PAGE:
ConocoPhillips will sell up to $8 billion in natural gas assets and trim its capital budget by 4% next year to provide funds to bolster operations.
Nov 10 (Reuters) - ConocoPhillips, the largest U.S. independent oil producer, will sell up to $8 billion in natural gas assets and trim its capital budget by 4 percent next year to provide funds to bolster operations, it said on Thursday.
The moves highlight not only the energy industry's increasing push for efficiency gains that reduce the cost of drawing oil and natural gas from the earth but also low commodity prices, which have hampered Conoco and its peers over the past two years.
Shares of the Houston-based company were up 1 percent at $46.20 in premarket trading. They had fallen about 2 percent this year.
The asset sale alone reflects a bold move by Chief Executive Ryan Lance to reduce the company's $28.7 billion debt load.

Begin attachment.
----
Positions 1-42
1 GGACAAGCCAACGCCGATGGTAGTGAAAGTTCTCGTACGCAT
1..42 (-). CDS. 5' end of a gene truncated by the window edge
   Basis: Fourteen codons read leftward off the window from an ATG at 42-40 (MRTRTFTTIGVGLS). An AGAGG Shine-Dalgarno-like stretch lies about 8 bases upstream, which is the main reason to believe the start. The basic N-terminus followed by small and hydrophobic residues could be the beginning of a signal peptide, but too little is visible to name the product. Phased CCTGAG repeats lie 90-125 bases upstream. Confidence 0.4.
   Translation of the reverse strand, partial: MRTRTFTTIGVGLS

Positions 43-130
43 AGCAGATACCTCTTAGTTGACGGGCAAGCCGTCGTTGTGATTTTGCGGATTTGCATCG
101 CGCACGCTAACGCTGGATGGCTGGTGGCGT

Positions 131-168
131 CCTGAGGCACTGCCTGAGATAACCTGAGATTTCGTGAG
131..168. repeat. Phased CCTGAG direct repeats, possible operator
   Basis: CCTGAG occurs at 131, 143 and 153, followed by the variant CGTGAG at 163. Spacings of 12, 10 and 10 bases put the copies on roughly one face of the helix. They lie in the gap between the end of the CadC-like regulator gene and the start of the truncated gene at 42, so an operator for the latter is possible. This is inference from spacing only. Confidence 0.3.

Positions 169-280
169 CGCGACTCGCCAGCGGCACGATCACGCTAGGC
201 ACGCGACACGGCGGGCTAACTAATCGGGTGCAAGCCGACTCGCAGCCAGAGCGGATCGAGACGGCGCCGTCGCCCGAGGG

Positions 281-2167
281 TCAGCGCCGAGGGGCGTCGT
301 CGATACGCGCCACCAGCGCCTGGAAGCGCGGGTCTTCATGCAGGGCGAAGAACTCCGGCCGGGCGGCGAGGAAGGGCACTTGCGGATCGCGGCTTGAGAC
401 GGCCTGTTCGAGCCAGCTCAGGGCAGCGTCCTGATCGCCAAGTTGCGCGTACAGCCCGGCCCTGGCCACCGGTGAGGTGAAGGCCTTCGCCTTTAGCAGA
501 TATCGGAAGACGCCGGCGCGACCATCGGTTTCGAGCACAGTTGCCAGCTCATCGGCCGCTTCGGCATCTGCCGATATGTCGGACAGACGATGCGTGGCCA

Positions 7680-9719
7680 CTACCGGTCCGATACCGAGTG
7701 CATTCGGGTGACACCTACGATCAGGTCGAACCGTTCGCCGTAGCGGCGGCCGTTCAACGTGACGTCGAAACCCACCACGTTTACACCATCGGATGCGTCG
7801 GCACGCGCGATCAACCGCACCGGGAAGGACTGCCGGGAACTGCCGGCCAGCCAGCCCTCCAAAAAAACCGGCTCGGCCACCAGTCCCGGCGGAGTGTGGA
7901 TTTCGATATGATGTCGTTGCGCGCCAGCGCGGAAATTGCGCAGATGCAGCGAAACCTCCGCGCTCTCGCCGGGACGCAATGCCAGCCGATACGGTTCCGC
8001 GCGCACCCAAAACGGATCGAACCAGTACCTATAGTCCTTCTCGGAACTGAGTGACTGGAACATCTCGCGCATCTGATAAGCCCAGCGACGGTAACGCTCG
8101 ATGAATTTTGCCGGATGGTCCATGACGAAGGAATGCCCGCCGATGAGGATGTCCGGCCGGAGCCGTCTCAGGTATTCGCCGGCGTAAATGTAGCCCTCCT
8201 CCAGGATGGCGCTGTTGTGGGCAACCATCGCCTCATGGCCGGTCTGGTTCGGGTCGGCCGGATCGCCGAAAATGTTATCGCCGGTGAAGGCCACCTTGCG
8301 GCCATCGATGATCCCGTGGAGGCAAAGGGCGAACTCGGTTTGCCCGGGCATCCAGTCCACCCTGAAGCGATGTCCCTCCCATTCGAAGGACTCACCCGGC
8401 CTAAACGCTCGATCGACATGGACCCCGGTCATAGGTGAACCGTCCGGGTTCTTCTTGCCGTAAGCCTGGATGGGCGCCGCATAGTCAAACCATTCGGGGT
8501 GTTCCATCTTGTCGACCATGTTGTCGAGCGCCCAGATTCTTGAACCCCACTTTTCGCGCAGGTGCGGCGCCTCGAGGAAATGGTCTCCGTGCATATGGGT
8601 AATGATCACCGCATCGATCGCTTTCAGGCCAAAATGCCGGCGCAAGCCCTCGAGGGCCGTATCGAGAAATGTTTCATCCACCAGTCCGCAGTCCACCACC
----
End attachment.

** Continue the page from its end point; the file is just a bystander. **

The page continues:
Conoco plans to sell $5 billion to $8 billion in North American natural gas assets, a divestiture that is massive in its size and scope. For example, Chesapeake Energy Corp, the second-largest U.S. natural gas producer, has a $5 billion market valuation.
The spending reduction comes after Conoco more than halved its budget last year. Indeed, its 2015 capex had eclipsed $10 billion.
"We've reset virtually every aspect of the business - our capital program, our cost structure and our portfolio - during the recent industry downturn," Lance said in a statement.
Lance said the spending cuts, asset sales and other steps should help the company be profitable with Brent oil prices of $50 per barrel. Brent traded at $46.18 on Thursday.
Most of the budget next year will be spent on shale projects in the contiguous United States, with some focus on Alaska and Europe, as well as maintenance of existing operations.
The spending should result in 2017 production of 1.54 million to 1.57 million barrels of oil equivalent per day, which would be a slight increase from estimated 2016 output, executives said.
The company also announced a $3 billion share repurchase program. It was not immediately clear when the buybacks would start.
Analysts at Tudor, Pickering & Holt said they had expected less focus on buybacks and more on dividend increases, but would wait for more details when Conoco hosts analysts and investors on Thursday morning at a presentation in New York.
(Reporting by Ernest Scheyder; Editing by Chizu Nomiyama and Lisa Von Ahn)
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